PHILADELPHIA — The average wait time for a kidney transplant is five years and there are more than 100,000 people on the waiting list. However, there are thousands of viable hepatitis C-positive kidneys that are discarded each year solely because they’re infected. A new perspective paper written by researchers at the Perelman School of Medicine at the University of Pennsylvania and published in The New England Journal of Medicine suggests that “new antiviral therapies with cure rates exceeding 95 percent should prompt transplant-community leaders to view HCV (hepatitis C virus)-positive organs as a valuable opportunity for transplant candidates with or without pre-existing HCV infection.”
The authors, led by Peter P. Reese, MD, MSCE, an assistant professor in the Renal, Electrolyte and Hypertension Division, and David Goldberg, MD, MSCE, an assistant professor in the Gastroenterology Division at Penn, acknowledge that intentionally infecting patients with hepatitis C through transplantation will require significant oversight and consideration. However, they assert that the benefit to patients who would otherwise have had little chance of kidney transplantation far outweigh the concerns. They write that “the resulting expansion of the donor pool could save hundreds of lives each year.”
For example, the authors suggest that hepatitis C-positive kidneys should be offered to uninfected patients who have a high risk of health deterioration if they continue dialysis — including elderly patients or those with serious co-existing conditions, such as cardiovascular disease — disadvantageous blood types or other conditions that would mean many years of waiting for an appropriate hepatitis C-negative kidney to become available. In fact, they assert that “providing HCV-positive kidneys and HCV therapy to HCV-negative recipients will lead to better outcomes than dialysis.”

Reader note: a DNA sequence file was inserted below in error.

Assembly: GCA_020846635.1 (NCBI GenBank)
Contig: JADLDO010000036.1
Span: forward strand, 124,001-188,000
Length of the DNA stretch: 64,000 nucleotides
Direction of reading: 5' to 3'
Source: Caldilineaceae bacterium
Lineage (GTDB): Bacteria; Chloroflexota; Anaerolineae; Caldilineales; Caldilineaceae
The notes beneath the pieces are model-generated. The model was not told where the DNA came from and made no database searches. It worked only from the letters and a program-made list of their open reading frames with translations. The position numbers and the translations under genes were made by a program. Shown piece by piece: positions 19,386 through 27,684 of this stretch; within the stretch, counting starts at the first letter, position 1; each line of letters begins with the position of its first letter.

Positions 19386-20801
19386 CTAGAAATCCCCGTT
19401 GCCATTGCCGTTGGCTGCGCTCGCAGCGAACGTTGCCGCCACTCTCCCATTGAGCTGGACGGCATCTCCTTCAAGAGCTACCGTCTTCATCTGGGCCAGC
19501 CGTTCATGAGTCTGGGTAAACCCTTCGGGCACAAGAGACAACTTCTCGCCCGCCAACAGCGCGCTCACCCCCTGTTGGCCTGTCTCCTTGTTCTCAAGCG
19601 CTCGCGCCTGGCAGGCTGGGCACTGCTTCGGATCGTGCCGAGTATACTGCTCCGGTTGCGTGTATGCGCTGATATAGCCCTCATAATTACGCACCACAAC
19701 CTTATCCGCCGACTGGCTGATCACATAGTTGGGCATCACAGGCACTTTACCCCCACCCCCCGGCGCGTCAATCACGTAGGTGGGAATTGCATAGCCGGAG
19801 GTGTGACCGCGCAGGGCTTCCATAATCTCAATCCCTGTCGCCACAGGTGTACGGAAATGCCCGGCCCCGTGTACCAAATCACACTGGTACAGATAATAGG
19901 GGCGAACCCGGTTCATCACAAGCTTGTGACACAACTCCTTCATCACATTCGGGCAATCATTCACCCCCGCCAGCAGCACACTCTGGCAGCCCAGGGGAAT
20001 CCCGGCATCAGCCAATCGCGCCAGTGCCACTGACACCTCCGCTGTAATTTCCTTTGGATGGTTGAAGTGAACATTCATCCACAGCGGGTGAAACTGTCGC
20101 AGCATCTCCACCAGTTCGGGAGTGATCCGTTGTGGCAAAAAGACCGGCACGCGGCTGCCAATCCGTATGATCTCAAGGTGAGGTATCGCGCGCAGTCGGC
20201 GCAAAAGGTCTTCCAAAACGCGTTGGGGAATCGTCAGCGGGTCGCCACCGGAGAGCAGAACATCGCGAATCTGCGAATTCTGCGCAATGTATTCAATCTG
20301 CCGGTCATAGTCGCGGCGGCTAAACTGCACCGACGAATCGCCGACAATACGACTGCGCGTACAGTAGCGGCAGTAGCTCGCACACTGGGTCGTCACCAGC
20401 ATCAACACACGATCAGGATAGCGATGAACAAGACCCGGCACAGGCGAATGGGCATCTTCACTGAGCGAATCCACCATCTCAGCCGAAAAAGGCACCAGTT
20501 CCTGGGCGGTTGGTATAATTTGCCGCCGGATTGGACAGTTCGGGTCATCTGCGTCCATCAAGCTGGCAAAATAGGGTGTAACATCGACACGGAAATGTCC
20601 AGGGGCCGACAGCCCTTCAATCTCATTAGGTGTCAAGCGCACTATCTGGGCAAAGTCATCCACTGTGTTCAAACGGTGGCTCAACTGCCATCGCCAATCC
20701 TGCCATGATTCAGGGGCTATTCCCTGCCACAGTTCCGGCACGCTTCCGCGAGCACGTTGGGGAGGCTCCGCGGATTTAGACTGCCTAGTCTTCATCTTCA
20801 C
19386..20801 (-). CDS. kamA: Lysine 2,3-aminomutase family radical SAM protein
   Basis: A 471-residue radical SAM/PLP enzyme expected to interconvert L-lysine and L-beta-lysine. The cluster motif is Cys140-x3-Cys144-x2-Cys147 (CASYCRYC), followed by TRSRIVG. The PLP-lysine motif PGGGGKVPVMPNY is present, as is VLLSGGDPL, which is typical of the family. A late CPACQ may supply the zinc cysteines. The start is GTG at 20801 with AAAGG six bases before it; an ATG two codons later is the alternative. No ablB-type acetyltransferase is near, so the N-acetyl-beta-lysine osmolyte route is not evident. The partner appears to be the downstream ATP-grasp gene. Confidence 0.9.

In order to make this work, the authors describe necessary steps of a rigorous informed consent process that outlines the risks and uncertainties, close involvement of institutional review boards, and multicenter trials to collect data. The authors also acknowledge that although the costs of transplanting hepatitis C-infected kidneys into uninfected recipients would be high, they may be offset by savings from reduced dialysis time for recipients who would otherwise wait longer for a kidney.
The other authors, who are also from Penn, include Peter L. Abt, MD, and Emily A. Blumberg, MD.
Penn Medicine is one of the world's leading academic medical centers, dedicated to the related missions of medical education, biomedical research, and excellence in patient care. Penn Medicine consists of the Raymond and Ruth Perelman School of Medicine at the University of Pennsylvania (founded in 1765 as the nation's first medical school) and the University of Pennsylvania Health System, which together form a $5.3 billion enterprise.
The Perelman School of Medicine has been ranked among the top five medical schools in the United States for the past 18 years, according to U.S. News & World Report's survey of research-oriented medical schools. The School is consistently among the nation's top recipients of funding from the National Institutes of Health, with $373 million awarded in the 2015 fiscal year.
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